The last few days at college have been Full Of Fail for me. Well, not even that; “fail” implies I tried to succeed at something, while my recent failings have been three things I simply haven’t taken part in.
First, and most substantially, is Space Lab. While the class could never be quite as exciting as the name suggests — no rockets, lasers or even white coats in sight — it’s a different angle on performance to most other classes at LISPA. With origins in Lecoq’s Laboratory of Movement Study, it focuses on the making of things to be used in performance. This year we’ve had the very broad theme of “the abyss”, with the aim of making puppets and/or costumes.
I’ve had a couple of personal difficulties with this, the first being that I don’t respond well to such open briefs. It reminds me of both the “green” project I struggled through on my art Foundation course (twenty years ago, urgh) and the five week “space” project that left me floundering on my design degree course.. Both times I didn’t know where to start. With such wide briefs you can, to be honest, pretty much do anything and blag your way through the final crit, but I’ve discovered I worked better with some restrictions laid down to start with. And “the abyss” wasn’t third time lucky, as I spent the first few classes doodling in my notebook, rudderless and clueless.
Once I finally had an idea — construct a life-size human skeleton out of paper and customise it to create a half-dog half-human puppet — and begun work I hit the other fundamental problem; I just wasn’t interested in making things. I feel bad for saying such a thing, and the younger me who used to cut photos of stage sets out of newspapers and magazines, would be kicking today’s me. But I feel like I’m “done” with making this kind of stuff and of all the many, many things I want to do with my time at the moment, spending days fiddling with card and string for a theme that doesn’t inspire me isn’t one of them. It’s not fear of failure or lack of ability; I made a several 3D things for my degree and made more, on a smaller scale, at Aardman after that, and may make more in the future, but at the moment my head’s elsewhere.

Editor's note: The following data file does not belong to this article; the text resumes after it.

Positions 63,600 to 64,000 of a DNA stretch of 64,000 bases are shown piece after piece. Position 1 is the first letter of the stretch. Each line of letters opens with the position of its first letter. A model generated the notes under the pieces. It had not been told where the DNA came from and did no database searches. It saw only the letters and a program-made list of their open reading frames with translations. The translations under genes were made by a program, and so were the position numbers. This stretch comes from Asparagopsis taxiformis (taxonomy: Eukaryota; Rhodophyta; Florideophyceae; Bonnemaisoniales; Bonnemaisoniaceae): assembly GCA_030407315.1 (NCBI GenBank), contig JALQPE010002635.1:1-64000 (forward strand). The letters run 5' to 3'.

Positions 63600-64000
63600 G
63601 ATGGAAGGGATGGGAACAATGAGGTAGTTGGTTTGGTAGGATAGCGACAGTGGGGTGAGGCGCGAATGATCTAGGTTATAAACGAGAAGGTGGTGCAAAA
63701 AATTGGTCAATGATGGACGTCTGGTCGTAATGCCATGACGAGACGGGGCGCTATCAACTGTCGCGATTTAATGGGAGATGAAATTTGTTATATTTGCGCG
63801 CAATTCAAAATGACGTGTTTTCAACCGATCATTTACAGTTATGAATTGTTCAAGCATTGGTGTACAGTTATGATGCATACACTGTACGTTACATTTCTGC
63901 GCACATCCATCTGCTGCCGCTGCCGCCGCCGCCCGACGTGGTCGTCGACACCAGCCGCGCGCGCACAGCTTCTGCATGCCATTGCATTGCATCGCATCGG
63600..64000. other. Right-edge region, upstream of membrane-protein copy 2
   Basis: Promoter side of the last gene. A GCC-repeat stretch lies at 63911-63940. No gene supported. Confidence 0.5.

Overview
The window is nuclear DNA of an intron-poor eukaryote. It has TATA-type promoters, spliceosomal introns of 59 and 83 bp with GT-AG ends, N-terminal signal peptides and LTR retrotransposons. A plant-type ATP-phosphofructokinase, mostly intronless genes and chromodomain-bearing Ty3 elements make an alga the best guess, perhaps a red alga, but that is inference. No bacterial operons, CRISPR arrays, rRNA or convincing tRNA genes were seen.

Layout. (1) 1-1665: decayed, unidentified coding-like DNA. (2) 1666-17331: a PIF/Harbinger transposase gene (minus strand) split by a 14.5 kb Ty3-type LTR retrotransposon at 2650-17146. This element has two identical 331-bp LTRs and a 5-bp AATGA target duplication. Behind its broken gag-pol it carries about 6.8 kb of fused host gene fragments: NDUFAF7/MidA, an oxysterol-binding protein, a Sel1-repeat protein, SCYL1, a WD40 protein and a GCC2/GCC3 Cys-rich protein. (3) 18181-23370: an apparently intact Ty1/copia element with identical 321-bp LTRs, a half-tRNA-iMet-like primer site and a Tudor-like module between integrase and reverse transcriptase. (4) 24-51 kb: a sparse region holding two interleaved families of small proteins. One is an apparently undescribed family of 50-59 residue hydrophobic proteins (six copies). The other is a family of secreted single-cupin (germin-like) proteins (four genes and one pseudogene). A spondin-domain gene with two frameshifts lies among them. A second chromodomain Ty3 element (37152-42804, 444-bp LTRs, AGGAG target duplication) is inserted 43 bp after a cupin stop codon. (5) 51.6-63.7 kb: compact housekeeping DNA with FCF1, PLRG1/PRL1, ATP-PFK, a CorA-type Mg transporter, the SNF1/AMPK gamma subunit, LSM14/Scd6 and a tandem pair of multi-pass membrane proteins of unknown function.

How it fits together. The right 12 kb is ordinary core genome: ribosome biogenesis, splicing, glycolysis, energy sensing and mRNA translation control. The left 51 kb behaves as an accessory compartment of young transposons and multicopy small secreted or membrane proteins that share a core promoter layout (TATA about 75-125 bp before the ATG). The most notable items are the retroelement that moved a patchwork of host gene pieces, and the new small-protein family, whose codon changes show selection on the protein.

Which is an awful lot of justification for eventually skipping a few classes when other people skip classes and days probably without a second thought. I don’t like giving up but that’s what I did this time and I didn’t take part in last night’s final Space Lab presentation. Fail.
The second thing I gave up on was a class of Amy’s for which we had to prepare a “grotesque cabaret” piece. Even allowing for the fact I had little idea what qualifies as “cabaret” I struggled to think of anything to do and eventually turned up for class unprepared, which I hate. It wasn’t the end of the world — duh — as not everyone had a turn to present anyway, but it did feel like I wasn’t even trying.
Third, and hopefully finally, we’re supposed to write a grant proposal for our weekly Company Development class. We’re to think of a project we’d like to put on and write a proposal, with background documents and budget, etc., to hand in prior to a three minute presentation to the teachers, acting as a Dragon’s Den-style board of grant-hander-outers.
I haven’t written the proposal and won’t be doing so, because I’ve realised there is nothing I want to perform. Well, there’s nothing I want to perform enough to have to go through the struggle of applying for grants, spending months preparing on the tightest of budgets, and then touring crappy venues in the hope a handful of people turn up and we don’t go completely broke. Which is pretty much the standard process for theatre companies starting out. I have no desire to start a theatre company. If I was ten or fifteen years younger maybe I’d have the energy, but today that’s something I’m lacking.
Don’t get me wrong… I still want to act and enjoy the challenges of doing so. I guess I’m holding out for the unlikely event I can get a part in something as just an actor, without having to do all the administration and organisation that goes on behind the scenes of the smallest production. But, as I’ve always known, this is far from likely for a beginning actor. It always feels like everyone else at college is super-enthusiastic about starting their own theatre companies and letting loose the vast number of ideas they’re struggling to hold back, while I’m currently empty of ideas and have no desire to start a theatre company any time soon. Simply wanting to be an actor feels a little inadequate in such surroundings and I fear I’m unrealistic in even these comparatively meagre ambitions.
These are pretty fundamental problems, and they’ve brought those ever-nagging “what am I doing with my life?” questions back once again. Do I really have the energy and drive to make a go of this? At the moment, no, I don’t, and my enthusiasms lie elsewhere. Maybe I will be back on track once the course is over and I’ve had a long holiday. Three months to go…